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Testosterone therapy and risk of cardiovascular events

HONG KONG, CHINA. Testosterone therapy has made it to prime time with ads on the US main network nightly news programs. The underarm gel advertised is available only by prescription in the US. Advertising campaigns of the magnitude we are seeing suggests robust sales and thus it is of interest to examine recent studies which suggest that testosterone therapy (TT) increases the risk of cardiovascular events, and in particular heart attacks.

A meta-analysis of 27 trials lasting 12 or more weeks and including 2994 older men recently appeared in the journal BMC Medicine. When all studies were included, a 54% relative risk increase in cardiovascular-related events was found with an absolute risk increase of 1.5% based on treated and placebo events. However, when the investigators examined industry supported studies vs. non-industry supported studies, for the former there was no significant increase in risk whereas for the latter, the relative risk in the treatment group was twice that in the placebo group with absolute risk increase of 5.5%. Most of the studies included were characterized by low numbers of events and thus insignificant results, but the one study with the largest number found a statistically significant 6 fold increase in risk.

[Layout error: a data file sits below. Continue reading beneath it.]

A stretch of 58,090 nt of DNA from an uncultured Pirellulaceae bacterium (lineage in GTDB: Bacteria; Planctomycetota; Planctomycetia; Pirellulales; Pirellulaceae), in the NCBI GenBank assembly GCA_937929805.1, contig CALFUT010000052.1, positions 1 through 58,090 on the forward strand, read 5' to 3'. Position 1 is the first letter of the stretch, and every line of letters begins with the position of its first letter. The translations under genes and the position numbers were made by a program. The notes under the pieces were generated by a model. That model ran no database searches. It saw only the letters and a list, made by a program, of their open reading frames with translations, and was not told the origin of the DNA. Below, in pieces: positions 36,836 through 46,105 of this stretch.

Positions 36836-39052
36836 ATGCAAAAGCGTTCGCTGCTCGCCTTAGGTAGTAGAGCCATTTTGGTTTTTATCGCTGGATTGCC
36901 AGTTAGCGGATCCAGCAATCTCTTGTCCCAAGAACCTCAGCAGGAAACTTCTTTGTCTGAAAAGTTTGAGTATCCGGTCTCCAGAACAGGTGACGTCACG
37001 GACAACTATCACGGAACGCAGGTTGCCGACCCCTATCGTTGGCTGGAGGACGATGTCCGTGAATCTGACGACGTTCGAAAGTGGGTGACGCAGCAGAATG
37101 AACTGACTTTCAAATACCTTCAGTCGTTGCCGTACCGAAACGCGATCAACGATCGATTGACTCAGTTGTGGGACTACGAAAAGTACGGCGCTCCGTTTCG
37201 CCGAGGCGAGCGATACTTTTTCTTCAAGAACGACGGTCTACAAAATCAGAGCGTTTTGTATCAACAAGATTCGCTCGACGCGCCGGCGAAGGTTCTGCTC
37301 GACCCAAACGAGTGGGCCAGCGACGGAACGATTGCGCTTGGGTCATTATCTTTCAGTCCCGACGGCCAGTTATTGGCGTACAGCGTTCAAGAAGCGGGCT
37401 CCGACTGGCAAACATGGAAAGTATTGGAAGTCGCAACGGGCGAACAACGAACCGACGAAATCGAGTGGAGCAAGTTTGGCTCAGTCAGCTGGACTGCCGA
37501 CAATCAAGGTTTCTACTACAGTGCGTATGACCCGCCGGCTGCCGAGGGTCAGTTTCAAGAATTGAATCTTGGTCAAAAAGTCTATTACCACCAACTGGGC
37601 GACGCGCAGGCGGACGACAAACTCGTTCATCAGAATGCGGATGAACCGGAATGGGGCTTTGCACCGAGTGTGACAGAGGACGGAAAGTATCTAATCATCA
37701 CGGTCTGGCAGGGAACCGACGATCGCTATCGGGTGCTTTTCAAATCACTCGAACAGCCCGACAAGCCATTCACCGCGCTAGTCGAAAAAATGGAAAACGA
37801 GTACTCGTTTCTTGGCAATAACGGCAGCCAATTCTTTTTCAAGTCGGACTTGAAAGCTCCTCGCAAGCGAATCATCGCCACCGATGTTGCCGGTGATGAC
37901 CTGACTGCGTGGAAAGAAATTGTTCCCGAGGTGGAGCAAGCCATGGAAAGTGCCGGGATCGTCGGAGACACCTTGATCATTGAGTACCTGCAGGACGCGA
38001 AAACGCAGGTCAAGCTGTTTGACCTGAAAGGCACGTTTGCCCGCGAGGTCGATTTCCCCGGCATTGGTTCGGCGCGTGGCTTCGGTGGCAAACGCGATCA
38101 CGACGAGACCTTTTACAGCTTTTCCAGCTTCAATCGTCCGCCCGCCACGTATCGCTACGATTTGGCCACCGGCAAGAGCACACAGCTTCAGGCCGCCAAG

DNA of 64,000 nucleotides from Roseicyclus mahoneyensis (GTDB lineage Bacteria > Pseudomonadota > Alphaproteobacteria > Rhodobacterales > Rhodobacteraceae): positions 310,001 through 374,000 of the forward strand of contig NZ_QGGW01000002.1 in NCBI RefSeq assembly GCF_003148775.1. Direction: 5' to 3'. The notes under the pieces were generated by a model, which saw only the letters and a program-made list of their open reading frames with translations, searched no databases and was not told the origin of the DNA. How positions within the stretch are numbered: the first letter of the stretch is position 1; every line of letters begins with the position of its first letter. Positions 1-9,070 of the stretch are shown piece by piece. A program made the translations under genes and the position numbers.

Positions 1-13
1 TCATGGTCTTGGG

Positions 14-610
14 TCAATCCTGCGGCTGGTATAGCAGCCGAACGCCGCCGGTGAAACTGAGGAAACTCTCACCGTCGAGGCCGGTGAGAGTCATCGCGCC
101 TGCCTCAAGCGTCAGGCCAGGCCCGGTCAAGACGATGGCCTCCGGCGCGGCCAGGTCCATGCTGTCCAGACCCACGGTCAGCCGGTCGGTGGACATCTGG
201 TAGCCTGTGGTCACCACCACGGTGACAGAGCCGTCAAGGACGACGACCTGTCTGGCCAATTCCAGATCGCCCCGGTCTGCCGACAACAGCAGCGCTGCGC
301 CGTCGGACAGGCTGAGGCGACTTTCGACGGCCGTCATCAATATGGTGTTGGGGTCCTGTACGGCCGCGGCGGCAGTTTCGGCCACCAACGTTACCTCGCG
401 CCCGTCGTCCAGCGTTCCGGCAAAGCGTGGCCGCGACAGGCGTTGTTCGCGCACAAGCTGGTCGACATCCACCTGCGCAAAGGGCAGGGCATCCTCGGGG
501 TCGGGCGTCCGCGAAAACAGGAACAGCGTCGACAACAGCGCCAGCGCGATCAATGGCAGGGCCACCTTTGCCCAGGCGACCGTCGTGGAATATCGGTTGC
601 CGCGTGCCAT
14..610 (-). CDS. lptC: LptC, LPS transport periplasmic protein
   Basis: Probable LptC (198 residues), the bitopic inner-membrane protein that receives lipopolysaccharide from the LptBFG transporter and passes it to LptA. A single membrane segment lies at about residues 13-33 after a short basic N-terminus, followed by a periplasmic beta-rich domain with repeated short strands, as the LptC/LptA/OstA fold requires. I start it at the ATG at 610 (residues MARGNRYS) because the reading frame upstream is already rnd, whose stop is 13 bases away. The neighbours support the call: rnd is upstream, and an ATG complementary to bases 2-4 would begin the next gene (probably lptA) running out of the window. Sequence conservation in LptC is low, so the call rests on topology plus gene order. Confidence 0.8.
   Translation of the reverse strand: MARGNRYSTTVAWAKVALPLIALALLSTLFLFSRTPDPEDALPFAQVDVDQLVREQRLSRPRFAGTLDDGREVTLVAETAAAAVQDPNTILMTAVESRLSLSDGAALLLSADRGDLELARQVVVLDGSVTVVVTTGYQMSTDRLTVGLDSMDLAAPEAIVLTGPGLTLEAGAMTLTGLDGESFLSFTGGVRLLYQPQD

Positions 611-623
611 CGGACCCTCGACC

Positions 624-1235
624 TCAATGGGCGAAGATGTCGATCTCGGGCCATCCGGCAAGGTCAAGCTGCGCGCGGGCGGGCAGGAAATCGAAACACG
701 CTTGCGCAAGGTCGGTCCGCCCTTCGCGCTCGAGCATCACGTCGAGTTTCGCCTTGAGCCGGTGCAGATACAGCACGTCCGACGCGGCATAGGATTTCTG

A study just published in PLOS ONE looked at non-fatal heart attacks in 55,593 men following an initial prescription for testosterone. The incidence rate of MI in the 90 days following the initial prescription was compared to the rate in the years prior to the initial prescription. Among men 65 years and older, a two-fold increase in the risk of MI in the 90 days after filling the TT prescription was observed, and the risk declined to baseline between 91 and 180 days. Among younger men with a history of heart disease a two- to three-fold increase in MI was found in 90 days with no excess risk in men without such a history. Among older men, the increased risk of MI was independent of cardiovascular history, but the analysis involved a small number of cases. This study had more MI cases than all 27 studies in the meta-analysis discussed above.

Xu L, Freeman G, Cowling BJ, Schooling CM. Testosterone therapy and cardiovascular events among men: a systematic review and meta-analysis of placebo-controlled randomized trials. BMC Med. 2013;11:108
Finkle WD, Greenland S, Ridgeway GK et al. Increased risk of non-fatal myocardial infarction following testosterone therapy prescription in men. PLoS One. 2014;9:e85805

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